Second, Senate Resolution 233 recognizes that “institutions of higher education should facilitate and recommit themselves to protecting the free and open exchange of ideas.” True, and colleges and universities can always use another reminder. But federal law already recognizes the importance of open debate on campus. Blackburn’s resolution nearly quotes verbatim the Higher Education Act, in 20 USC 1011a, which declares the “sense of Congress” that “an institution of higher education should facilitate the free and open exchange of ideas.”
That section of the law has been on the books since 1998, and colleges have disregarded it with impunity because it never attached any consequences for violations. Senate Resolution 233 is no different: it’s a mere statement from Congress, not a call to action with consequences.
Third, the resolution adds another “sense of Congress” statement on the importance of free expression and free speech as “sacred ideals” that should be “vigorously safeguarded in a world increasingly hostile to democracy.” True—but how exactly does this resolution safeguard these sacred ideals? Absent better strictures, today’s desecrations have no end in sight.
The fourth and fifth pieces of Senate Resolution 233 come closest to adding an enforcement mechanism that could compel colleges to fulfill their Constitutional duties. But the Resolution shies away from setting consequences specific or serious enough to get the attention of colleges and universities.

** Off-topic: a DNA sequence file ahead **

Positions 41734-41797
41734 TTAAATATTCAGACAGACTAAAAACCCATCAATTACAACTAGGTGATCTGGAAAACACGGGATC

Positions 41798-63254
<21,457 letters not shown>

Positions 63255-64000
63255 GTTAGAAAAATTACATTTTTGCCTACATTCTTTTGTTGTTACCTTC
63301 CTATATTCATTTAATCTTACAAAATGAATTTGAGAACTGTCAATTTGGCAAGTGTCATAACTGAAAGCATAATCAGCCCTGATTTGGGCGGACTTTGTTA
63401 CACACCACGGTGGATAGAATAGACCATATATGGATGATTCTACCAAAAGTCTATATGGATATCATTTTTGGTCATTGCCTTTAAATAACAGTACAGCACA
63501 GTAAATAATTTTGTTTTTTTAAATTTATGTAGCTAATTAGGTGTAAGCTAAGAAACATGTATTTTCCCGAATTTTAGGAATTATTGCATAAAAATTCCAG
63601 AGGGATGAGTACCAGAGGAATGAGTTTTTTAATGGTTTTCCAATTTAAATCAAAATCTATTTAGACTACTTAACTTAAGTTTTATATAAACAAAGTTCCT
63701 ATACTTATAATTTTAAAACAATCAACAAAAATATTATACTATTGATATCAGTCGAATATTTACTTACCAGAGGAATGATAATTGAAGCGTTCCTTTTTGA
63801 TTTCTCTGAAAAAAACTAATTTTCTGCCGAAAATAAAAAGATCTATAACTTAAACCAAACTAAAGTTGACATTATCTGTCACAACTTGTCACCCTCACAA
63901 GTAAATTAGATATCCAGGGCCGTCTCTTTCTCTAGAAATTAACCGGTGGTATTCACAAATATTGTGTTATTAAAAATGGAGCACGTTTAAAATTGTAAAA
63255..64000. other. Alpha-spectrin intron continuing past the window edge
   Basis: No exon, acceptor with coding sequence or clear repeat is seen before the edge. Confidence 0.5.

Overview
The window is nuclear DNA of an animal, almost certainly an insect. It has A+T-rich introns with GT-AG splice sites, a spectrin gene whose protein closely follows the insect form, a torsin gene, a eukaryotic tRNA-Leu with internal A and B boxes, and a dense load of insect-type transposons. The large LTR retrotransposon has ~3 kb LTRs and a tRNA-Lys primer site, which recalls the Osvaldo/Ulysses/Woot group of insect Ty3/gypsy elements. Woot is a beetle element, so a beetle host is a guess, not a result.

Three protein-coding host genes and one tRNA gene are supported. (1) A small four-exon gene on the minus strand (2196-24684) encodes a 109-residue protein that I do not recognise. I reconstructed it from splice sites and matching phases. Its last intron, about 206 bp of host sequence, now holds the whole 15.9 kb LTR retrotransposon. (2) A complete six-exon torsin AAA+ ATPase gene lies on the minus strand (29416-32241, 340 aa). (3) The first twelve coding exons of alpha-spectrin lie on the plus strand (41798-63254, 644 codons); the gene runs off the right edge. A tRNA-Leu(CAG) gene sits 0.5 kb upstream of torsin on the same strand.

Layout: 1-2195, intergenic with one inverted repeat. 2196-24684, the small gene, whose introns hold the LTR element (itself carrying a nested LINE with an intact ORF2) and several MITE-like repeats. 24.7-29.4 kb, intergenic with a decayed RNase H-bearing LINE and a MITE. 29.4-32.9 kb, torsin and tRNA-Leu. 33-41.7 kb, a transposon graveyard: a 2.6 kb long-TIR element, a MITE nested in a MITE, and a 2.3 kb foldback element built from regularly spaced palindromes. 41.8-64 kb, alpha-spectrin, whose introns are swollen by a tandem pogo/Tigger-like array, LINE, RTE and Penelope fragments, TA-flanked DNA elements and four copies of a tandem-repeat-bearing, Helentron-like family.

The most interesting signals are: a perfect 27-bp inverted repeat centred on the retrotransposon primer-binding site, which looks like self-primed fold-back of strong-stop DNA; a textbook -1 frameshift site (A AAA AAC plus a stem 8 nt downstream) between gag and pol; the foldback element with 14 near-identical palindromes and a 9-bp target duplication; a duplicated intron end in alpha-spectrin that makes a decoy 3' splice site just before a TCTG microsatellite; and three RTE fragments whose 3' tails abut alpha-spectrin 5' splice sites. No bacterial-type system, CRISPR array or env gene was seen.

Instead, it kicks the can over to the Secretary of Education and the Attorney General and politely “encourages” them to take action. The Secretary is given vague encouragement to “promote policies” that will “foster spirited debate, academic freedom, intellectual curiosity, and viewpoint diversity,” a standard administrators already run circles around. And the Attorney General is encouraged to “defend and protect the First Amendment across public colleges and universities.” This is, in effect, like telling your children to “please remember to eat your vegetables” without ever bothering to check if they do, or meting out consequences when they don’t.